Friday, February 29, 2008

Creative Class, Dismissed

By Laurie Fendrich

Recently I've been teaching, in a couple of undergraduate seminars, Jean-Jacques Rousseau's Letter to d'Alembert on the Theatre (1758), the most provocative essay on the arts ever written. It is about the unintended effects of theater — which, for Rousseau, stands in for all of the arts — on an audience. The essay is an impassioned rebuttal to the 1757 entry on Geneva, written by Jean Le Rond d'Alembert, in the huge Enlightenment project, Encyclopédie, in which d'Alembert says that Geneva would be an even finer city if only it didn't have laws banning theater. Rousseau says that, au contraire, theater would actually be harmful to the citizens of Calvinist Geneva and tries to prove that the prohibition is a good thing.
To my students, Rousseau's astonishing position collides head-on with the TV-drenched, movie-dependent, iPodified, grind-dancing world in which many of them spend a good part of their lives. The idea that their world of stories and entertainment — even in its more respectable precincts such as Masterpiece Theatre and U2 benefit concerts — could possibly be harmful to them is the furthest thing from their minds. In studying Rousseau's essay, my students directly confront their stormy love affair with mass culture. They learn the extent to which their youthful values are already in deep conflict with one another. They experience — albeit in fitful spasms — a sense of urgency about their lives, realizing with a kind of awe that their college years mark one of the most significant life passages they will ever face.
In the Letter, Rousseau's preoccupation is with how to sustain "virtue" in the face of modernity. "Virtue" is a word that nearly all of my students initially choke on, as its contemporary meaning applies mostly to anachronistic notions of female chastity. None of them have ever thought much about virtue, but Rousseau, drawing inspiration from ancient Greek political philosophy, is deeply attached to the idea. For him, virtue existed only in communities whose citizens knew how to put aside self-interest for the sake of the whole. The places where Rousseau could find virtue, alas, were confined to a few small, free republics scattered through history, such as ancient Sparta or 18th-century Geneva, and not in freewheeling metropolises such as Paris, awash in urban luxury. Rousseau's essay argues that the twin vices of vanity and competition, born when man left the "state of nature" and formed societies, inevitably destroy virtue and happiness.
Rousseau, the Enlightenment's party pooper, shocks college students by trashing education and reason, science and art, and the advancement of knowledge in general. Most students have come to college at least partly to "make themselves better." Rousseau seems to be telling them not to fool themselves. Their real motives, he implies, are vanity and ambition. And nothing fuels those two vices, Rousseau says, like the arts.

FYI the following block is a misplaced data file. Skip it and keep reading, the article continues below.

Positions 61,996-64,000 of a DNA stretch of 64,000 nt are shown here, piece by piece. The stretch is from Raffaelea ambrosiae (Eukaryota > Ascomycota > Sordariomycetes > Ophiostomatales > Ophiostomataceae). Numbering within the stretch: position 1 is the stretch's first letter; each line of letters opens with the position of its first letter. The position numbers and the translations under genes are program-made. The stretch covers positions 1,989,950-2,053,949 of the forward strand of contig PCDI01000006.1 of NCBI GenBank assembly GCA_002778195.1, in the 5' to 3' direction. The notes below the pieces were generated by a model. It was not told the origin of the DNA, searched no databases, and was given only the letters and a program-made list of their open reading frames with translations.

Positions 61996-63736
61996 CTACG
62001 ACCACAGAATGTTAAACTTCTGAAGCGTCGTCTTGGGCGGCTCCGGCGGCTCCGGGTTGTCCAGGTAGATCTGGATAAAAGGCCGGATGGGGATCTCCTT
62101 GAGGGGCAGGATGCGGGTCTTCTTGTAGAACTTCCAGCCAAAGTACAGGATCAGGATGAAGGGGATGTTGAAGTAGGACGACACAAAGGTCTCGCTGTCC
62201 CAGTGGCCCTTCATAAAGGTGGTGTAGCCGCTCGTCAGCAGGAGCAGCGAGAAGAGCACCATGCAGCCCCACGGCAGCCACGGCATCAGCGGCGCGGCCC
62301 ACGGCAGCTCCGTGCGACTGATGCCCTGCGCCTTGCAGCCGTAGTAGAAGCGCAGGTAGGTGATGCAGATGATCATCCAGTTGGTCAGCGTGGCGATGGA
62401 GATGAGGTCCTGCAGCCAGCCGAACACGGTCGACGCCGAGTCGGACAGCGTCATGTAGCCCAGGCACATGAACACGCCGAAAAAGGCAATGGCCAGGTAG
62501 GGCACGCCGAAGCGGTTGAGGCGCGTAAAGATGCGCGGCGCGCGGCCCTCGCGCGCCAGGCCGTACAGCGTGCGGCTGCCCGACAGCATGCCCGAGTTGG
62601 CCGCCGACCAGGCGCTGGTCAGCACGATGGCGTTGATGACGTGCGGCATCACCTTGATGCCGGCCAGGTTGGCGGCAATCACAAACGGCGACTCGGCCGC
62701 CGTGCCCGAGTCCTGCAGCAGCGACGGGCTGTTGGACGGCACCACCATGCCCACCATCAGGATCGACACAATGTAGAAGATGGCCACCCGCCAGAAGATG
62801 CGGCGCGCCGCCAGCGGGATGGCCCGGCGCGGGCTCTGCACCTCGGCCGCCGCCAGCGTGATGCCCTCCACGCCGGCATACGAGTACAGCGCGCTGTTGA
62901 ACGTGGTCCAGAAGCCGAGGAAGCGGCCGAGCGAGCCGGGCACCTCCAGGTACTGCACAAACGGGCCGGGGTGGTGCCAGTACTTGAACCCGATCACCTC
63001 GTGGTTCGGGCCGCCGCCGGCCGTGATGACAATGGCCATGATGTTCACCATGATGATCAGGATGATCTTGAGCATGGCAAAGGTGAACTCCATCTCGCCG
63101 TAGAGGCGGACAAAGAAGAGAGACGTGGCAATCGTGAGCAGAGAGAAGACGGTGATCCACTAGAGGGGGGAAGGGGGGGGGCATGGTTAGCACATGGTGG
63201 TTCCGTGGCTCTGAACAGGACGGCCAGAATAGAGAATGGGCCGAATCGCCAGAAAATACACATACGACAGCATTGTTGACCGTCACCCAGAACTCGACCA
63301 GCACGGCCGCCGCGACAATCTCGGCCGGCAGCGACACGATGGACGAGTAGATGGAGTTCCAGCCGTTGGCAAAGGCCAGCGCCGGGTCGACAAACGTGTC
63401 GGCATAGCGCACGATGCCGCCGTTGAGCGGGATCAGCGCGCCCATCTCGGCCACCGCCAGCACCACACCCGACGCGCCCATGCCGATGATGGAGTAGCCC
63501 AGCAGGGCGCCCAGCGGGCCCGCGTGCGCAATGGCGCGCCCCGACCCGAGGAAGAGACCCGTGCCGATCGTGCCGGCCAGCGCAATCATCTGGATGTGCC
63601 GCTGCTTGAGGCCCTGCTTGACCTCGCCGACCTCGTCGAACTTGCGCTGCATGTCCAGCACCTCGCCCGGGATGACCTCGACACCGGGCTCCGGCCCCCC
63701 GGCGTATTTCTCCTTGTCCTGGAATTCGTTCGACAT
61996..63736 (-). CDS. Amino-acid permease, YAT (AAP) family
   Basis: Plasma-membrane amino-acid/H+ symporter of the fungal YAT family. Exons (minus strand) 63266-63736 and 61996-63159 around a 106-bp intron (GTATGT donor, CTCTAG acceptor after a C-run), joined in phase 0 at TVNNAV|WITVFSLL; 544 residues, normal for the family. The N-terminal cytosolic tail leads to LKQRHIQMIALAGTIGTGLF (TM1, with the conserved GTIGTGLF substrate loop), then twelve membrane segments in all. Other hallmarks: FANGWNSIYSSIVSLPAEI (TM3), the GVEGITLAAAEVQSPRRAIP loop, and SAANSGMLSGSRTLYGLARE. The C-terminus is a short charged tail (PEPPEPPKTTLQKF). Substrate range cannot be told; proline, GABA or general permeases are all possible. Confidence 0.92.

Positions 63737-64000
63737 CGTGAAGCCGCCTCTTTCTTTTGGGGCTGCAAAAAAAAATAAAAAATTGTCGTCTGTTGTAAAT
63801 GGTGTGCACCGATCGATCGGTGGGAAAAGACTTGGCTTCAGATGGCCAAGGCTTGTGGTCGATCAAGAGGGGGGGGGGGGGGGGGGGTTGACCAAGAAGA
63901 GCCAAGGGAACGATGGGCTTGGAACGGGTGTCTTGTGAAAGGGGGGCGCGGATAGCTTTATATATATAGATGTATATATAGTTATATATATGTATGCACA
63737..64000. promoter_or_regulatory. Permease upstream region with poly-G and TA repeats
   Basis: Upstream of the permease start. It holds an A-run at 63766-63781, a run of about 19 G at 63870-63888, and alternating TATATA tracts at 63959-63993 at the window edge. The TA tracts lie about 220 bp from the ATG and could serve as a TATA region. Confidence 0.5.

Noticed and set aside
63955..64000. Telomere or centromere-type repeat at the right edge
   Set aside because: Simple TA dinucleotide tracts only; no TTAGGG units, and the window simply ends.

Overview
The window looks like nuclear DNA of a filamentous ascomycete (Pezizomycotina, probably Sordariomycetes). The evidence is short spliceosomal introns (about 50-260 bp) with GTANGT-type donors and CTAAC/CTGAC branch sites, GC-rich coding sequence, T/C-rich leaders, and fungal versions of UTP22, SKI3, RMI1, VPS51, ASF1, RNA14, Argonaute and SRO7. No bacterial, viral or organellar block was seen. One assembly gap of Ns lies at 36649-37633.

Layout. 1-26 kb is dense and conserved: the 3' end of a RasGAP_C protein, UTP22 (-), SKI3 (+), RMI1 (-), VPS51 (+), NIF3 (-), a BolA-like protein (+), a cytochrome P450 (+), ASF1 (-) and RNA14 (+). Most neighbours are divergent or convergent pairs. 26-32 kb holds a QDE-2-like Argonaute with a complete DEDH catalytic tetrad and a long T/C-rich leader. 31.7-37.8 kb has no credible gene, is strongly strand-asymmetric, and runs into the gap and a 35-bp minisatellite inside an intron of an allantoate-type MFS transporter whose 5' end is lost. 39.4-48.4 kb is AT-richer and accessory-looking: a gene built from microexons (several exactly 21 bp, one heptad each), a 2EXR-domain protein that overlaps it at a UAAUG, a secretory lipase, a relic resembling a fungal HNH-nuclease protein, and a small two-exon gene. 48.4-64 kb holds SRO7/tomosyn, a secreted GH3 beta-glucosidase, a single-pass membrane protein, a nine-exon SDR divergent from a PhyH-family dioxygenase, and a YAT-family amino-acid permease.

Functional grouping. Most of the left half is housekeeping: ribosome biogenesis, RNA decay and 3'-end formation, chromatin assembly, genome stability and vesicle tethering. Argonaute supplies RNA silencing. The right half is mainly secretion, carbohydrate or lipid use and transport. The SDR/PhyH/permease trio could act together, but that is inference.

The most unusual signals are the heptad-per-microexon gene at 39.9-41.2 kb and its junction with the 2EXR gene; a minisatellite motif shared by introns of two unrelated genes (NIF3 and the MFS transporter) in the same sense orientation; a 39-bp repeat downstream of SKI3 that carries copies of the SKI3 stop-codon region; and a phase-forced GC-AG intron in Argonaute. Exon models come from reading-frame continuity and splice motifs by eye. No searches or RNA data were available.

Such a counterintuitive attack on the arts jolts my art students in particular. Since their early childhoods, they've been taught that by making and showing off their finger paintings, class plays, and rhythm-band performances, they're somehow doing a very nice thing for themselves and everyone around them. Although my students readily concede Rousseau's initial premises that theater's purpose is to entertain (that is, to give pleasure) and that it's a luxury rather than a necessity, they have a hard time accepting the possibility that it might be truly deleterious.
But the pleasure that theater provides, Rousseau argues, is based on the display of unruly passions, and it's addictive: Almost everyone who encounters theater wants more and more of it. Worse, Rousseau says, theater "tends everywhere to promote and increase the inequality of fortunes" because it triggers a host of artificial desires. And even when theater is great, and its audience consists of decent people, Rousseau argues, whether or not we're made better by it depends on who we are to begin with. Many of us are made worse by theater precisely because we're introduced to bad ideas we'd never thought of before. The modern media echoes Rousseau's claim regularly, especially after tragedies like that at Virginia Tech: Villains "accustom the eyes of the people to horrors that they ought not even to know and to crimes they ought not to suppose possible."